Other internationals, on the other hand, had host families of Latin American origin. You should just be open to cultural insights, after all, that’s one of the reasons for the semester abroad. Chinese or Spanish are sometimes spoken in the household. Nevertheless, I strongly recommend that you do not make the same mistake as me and only look for an apartment at the last minute. This saves you a lot of trouble and gives you peace of mind before you leave. Last but not least, I spent more time with friends in the dorm during the semester and I have to say that they are minimalistic, but you feel very comfortable there, you get the campus life with and you can walk around in the dark outside without having to worry. The campus is very safe.

Catering:

The people in the dorms were provided with relatively expensive “meal plans”, which allow a certain number of people to eat in the cafeteria. For me a meal would have cost $ 12, which made it easy for me to avoid the “caff”. My host family offered me breakfast and dinner. Since it sometimes seemed a bit poor to me, I also went shopping once a week. Camarillo has good grocery stores with Walmart, Target etc. If you miss the German shops too much, an Aldi recently opened in Oxnard and the World Market in Thousand Oaks offers all sorts of international items. I found the prices to be moderate to slightly overpriced. A purchase that is impressive can easily add up to $ 35- $ 50. The products themselves only have preliminary prices before the “tax” is added to the payment. The “self-checkout” offers the convenience of not having to wait in line at the till.

Courses:

At the CSUCI, 12 CP are required per semester. If you want to take more courses on a voluntary basis, a fee will be charged. Since the majority of the seminars are designed for 3CP, there are four courses to choose from. At the end of the orientation week, I had three policy courses and one business course with marketing. The ” course crashing”It went off lightly, so that I was awarded the contract for every seminar that I primarily wanted to attend. Other internationals were less lucky. One person was initially” crashed “out of six courses, until everything was in the towel There the biggest rush in the “Business” and “Economics” courses. The lessons themselves reminded me a lot of my high school days: Small classes, personal atmosphere, oral participation and midterms / finals. You can take a lot of the learning material with you. In some cases, other perspectives are adopted than is the case at home. Before the beginning of the semester, however, it makes sense to sign a “Learning Agreement”to have it signed at the home university.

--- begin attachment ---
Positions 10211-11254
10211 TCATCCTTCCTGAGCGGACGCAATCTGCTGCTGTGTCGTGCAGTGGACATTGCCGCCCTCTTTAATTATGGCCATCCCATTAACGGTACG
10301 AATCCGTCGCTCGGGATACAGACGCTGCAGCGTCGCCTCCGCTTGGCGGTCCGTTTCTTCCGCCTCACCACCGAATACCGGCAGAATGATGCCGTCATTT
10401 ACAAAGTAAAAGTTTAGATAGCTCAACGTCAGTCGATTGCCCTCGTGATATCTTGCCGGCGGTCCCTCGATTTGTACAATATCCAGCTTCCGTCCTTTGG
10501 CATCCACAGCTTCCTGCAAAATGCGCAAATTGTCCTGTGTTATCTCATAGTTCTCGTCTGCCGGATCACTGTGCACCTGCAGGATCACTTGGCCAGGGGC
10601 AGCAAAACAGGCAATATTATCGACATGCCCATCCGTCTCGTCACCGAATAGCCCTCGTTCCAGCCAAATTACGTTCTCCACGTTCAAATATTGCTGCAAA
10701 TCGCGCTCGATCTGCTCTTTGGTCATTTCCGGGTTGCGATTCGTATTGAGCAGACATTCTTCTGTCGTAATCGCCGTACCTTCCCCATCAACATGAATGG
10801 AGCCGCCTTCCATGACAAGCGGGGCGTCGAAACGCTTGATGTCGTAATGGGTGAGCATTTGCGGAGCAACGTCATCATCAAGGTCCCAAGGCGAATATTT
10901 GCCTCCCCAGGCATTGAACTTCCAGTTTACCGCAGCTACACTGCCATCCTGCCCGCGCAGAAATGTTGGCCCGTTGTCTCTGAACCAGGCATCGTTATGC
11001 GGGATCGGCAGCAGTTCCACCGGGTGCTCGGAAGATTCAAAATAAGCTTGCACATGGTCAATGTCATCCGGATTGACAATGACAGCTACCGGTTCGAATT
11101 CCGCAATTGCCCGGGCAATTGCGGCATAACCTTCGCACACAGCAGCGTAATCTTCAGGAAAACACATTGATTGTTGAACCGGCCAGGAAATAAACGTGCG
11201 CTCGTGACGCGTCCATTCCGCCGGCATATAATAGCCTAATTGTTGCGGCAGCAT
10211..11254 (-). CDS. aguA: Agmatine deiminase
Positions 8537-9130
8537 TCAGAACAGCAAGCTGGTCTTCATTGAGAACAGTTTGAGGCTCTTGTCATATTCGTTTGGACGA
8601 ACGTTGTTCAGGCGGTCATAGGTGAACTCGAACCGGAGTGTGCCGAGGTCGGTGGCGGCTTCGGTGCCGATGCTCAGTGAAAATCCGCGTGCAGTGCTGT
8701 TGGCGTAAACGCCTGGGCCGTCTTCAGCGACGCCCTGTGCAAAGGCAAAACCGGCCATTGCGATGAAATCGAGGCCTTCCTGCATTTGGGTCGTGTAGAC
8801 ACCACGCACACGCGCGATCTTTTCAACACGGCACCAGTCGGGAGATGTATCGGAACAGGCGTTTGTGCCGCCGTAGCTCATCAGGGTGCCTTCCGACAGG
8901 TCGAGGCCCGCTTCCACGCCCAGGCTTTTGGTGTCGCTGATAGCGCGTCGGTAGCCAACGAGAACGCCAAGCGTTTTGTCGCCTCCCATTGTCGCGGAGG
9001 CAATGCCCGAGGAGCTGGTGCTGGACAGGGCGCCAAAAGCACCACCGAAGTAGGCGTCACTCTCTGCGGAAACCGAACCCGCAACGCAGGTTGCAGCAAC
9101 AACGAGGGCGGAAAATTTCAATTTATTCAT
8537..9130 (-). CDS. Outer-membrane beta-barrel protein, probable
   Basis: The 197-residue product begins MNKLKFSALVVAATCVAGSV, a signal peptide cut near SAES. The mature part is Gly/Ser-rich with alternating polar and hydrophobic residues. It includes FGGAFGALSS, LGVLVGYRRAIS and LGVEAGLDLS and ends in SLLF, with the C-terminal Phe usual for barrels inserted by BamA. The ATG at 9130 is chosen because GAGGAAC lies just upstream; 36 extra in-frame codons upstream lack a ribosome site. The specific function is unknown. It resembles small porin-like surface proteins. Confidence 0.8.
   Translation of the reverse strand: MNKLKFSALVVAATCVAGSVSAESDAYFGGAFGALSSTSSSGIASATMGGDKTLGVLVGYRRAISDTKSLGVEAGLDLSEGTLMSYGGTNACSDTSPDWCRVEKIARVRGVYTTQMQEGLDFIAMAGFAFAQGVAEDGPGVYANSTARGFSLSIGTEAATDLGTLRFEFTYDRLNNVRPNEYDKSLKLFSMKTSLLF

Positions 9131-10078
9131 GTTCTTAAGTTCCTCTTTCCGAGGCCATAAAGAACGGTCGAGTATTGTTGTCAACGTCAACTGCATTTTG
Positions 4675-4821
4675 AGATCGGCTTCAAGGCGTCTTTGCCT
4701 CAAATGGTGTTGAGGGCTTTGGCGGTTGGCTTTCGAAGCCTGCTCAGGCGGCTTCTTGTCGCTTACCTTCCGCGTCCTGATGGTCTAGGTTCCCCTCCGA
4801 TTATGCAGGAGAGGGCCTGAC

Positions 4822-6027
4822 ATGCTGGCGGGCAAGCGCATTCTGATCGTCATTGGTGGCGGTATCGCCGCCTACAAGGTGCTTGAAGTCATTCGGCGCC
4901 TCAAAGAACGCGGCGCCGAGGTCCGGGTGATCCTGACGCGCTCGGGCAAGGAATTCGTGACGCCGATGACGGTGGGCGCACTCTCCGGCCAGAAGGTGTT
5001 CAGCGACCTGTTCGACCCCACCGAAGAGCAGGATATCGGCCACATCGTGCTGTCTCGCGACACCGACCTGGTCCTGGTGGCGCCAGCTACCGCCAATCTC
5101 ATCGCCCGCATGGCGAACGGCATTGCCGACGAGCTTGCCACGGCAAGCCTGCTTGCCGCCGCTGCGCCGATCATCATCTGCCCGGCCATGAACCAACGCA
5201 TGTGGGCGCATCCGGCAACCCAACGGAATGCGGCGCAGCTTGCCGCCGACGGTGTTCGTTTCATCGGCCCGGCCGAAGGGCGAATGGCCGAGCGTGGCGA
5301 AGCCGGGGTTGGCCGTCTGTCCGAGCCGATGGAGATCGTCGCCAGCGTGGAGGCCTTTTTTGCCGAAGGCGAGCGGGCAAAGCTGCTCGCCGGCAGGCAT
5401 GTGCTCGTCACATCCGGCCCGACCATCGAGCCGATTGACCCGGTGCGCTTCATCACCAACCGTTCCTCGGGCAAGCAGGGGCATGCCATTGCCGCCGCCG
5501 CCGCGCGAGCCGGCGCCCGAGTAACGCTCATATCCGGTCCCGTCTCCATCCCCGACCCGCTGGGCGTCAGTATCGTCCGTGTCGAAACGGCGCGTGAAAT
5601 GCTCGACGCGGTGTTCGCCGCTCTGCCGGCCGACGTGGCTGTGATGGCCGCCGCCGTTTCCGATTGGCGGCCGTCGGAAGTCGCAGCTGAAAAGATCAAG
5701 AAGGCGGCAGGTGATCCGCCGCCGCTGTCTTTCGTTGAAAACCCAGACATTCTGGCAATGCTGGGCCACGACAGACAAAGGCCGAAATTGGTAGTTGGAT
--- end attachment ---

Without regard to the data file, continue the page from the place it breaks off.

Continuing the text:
Campus

The campus, however, looked really clean and well-kept. One could quickly guess where parts of the Tuition Fee were going. The environment with the gentle mountains was very inviting and the campus was green. The gym and clubs offer amusement and the library is a popular place to study. There is a police station on the premises and a few buildings have been abandoned as the complex was once used as a psychiatric facility. Today there is practically nothing left of it. The campus is located outside of Camarillo, approximately 10 minutes from the Pacific.Buses run regularly between Camarillo, Oxnard, Ventura and the CSUCI. However, the parking situation seemed tense to us, to put it carefully. Without a “parking pass” – after all, $ 200 – you quickly ran the risk of receiving tickets for “parking violations”. (Tip: after 9 p.m. you are on the safe side). Even with a parking pass, there was no guarantee of finding a parking space at peak times. That was pretty much the only flaw.

Leisure

Before I tell you about the leisure activities, one more thing in advance. I had already decided to buy a car in Germany, but it is only when you are there that you understand how important a car is there. To be mobile. Almost every local has one, some of them looked really rusty and run down, but the regulations in this regard are a bit more generous in the USA anyway. We simply said to ourselves: “The main thing is that the mill works”, who cares about the appearance. So again, without a cart you are really lost there. Virtually every international ended up owning one. Fortunately, there are enough offers on favorable terms through “Facebook cars”, “craiglist” or dealers. The four of us were able to get hold of a Toyota Corolla 1999 for $ 1,000 after a month. It was very reliable and we never had to go to the workshop with it. In Cali, fuel costs only half the price in Germany.

According to mcat-test-centers.com, the CSUCI is really a focal point for undertakings. So you can drive to the Pacific beach at Oxnard in less than 15 minutes, or the picturesque Highway 1 down to Zuma Beach in Malibu (30 minutes) where you have an ingenious panorama and permanently see the beach, as well as surfers on the roadside. Santa Monica and Venice Beach are about 55 minutes and an hour away, respectively, as is LA in general. The 101 freeway is ideal for longer journeys. We drove it to San Francisco, for example. Longer trips can also be made to Las Vegas, Joshua Tree, or San Diego. But the local spots also have their charm.There are many bars in Thousand Oaks, as well as in Ventura. There is a huge outlet center in Camarillo and Ventura, as well as Santa Barbara (40 minutes) captivate with a Spanish-style old town. Unfortunately, during our time in Ventura County in December, the “Thomas Fire” broke out, which grew to be the largest in California’s history. However, this should now be under control or completely off.

Conclusion:

All in all, the entire workload before the semester abroad was absolutely worth the effort and I was able to spend one of the most formative and most beautiful months of my life at the CSUCI and in the surrounding area. I made so many new contacts, gained experience and experienced things that I will never forget, that no one can take away from me and that will last for the rest of my life. I can only recommend to anyone who is undecided: do not hesitate! Give yourself a push and spend some time at CSUCI. The latter goes by in a flash. It’s a hell of a cool experience.

California State University Channel Islands Review 5